## Sum Distinct Items

### August 20, 2019

There are two obvious answers to this task, one using sorting and the other using searching, though to many people one of the answers will be obvious and the other will be obscure. Sorting first:

(define (sum-distinct xs) (let loop ((xs (sort < xs)) (sum 0)) (cond ((null? xs) sum) ((and (pair? (cdr xs)) (= (car xs) (cadr xs))) (loop (drop-while (lambda (x) (= x (car xs))) xs) sum)) (else (loop (cdr xs) (+ sum (car xs))))))) > (sum-distinct '(4 2 3 1 7 4 2 7 1 7 5)) 8

Searching seems more natural to me, though your taste may vary. We use lists to track *once* and *more*, but if the input is large it would be faster to use hash tables or some sort of balanced tree:

(define (sum-distinct xs) (let loop ((xs xs) (once (list)) (more (list)) (sum 0)) (cond ((null? xs) sum) ((member (car xs) more) (loop (cdr xs) once more sum)) ((member (car xs) once) (loop (cdr xs) once (cons (car xs) more) (- sum (car xs)))) (else (loop (cdr xs) (cons (car xs) once) more (+ sum (car xs))))))) > (sum-distinct '(4 2 3 1 7 4 2 7 1 7 5)) 8

Every integer is added to the sum the first time it is seen. If it is seen a second time, it is subtracted from the sum (since it was improperly added the first time). Additional appearances after the second are ignored.

Note the time-for-space trade-off here. The sorting solution is O(*n* log *n*). The searching solution is O(*n*), assuming we use hash tables with O(1) search-time to store the *once* and *more* sets, but requires space to store the sets.

This makes an interesting interview question. Watch the candidate subconsciously select either the sorting solution or the searching solution. Challenge the candidate to find the other solution. Then have the candidate talk about the trade-offs between the two solutions.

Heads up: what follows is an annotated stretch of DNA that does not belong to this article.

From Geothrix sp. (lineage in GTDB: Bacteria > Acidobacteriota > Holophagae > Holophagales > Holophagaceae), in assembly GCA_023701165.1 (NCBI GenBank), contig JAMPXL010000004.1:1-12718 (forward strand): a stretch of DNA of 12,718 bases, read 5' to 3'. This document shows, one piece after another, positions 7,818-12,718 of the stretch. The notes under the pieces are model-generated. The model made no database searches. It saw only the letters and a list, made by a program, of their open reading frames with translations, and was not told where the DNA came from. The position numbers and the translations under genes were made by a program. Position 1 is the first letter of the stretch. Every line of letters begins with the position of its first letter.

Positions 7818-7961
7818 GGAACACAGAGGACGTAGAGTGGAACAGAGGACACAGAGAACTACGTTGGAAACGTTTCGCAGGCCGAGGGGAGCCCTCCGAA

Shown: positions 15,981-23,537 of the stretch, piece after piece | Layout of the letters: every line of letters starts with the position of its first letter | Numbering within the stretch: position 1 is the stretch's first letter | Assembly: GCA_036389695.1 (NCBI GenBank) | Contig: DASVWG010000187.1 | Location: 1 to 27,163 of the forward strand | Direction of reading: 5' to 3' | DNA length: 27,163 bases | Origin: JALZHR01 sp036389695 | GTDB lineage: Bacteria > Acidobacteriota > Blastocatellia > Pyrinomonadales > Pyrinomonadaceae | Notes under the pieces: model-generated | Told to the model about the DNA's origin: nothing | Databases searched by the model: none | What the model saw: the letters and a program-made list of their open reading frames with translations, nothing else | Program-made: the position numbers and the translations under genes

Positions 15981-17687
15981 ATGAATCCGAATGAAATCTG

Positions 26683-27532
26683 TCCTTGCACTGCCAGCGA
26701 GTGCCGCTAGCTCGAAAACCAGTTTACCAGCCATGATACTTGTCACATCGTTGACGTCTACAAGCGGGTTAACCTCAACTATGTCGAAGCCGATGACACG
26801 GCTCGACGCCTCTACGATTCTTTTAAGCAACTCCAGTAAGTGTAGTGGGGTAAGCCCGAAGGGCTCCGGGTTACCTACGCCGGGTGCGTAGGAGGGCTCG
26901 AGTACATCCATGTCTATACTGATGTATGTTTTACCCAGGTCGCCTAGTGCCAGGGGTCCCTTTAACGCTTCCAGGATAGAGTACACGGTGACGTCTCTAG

You can run the program at https://ideone.com/8AKBAY.

In Python it is easy using a Counter.

Here is a solution in standard R7RS Scheme with hash-tables of SRFI

69. It runs in linear time (modulo usual hashing caveats).

Output:

Klong version

Rust generic version, no hash table required:

Playground: https://play.rust-lang.org/?version=stable&mode=debug&edition=2018&gist=ace1791e4d6532b0bb39c4d5f4b3eb99

Rust generic version, no hash table required:

Rust generic version, no hash table required:

Playground: https://play.rust-lang.org/?version=stable&mode=debug&edition=2018&gist=ace1791e4d6532b0bb39c4d5f4b3eb99

Paul beat me to it:

Here’s a Haskell version. We’ll say the empty list sums to 0.

Here’s some C++, using a hash table (‘unordered_map’) to store element counts, and a sorting solution, both use the “increment on first occurrence, decrement on second, subsequently ignore” approach, though for the sorting solution it’s probably better to just count the elements, as in Bill’s solution above.

Interestingly, for a million items, the sorting method is significantly faster than the hash table method (about 160ms, vs. 500ms or so).

Here is my take on this, without using any auxiliary functions from packages, in Julia 1.1:

function main(x::Array{Int64, 1})

s = 0

n = length(x)

end

Cheers!

Here’s a solution in C.

Output:

My last solution should work, but the load factor of the hash table could reach 1. This was from mistakenly using the wrong variable on lines 10 and 13. Here’s the fixed solution, which limits the load factor to 0.7.

Java version: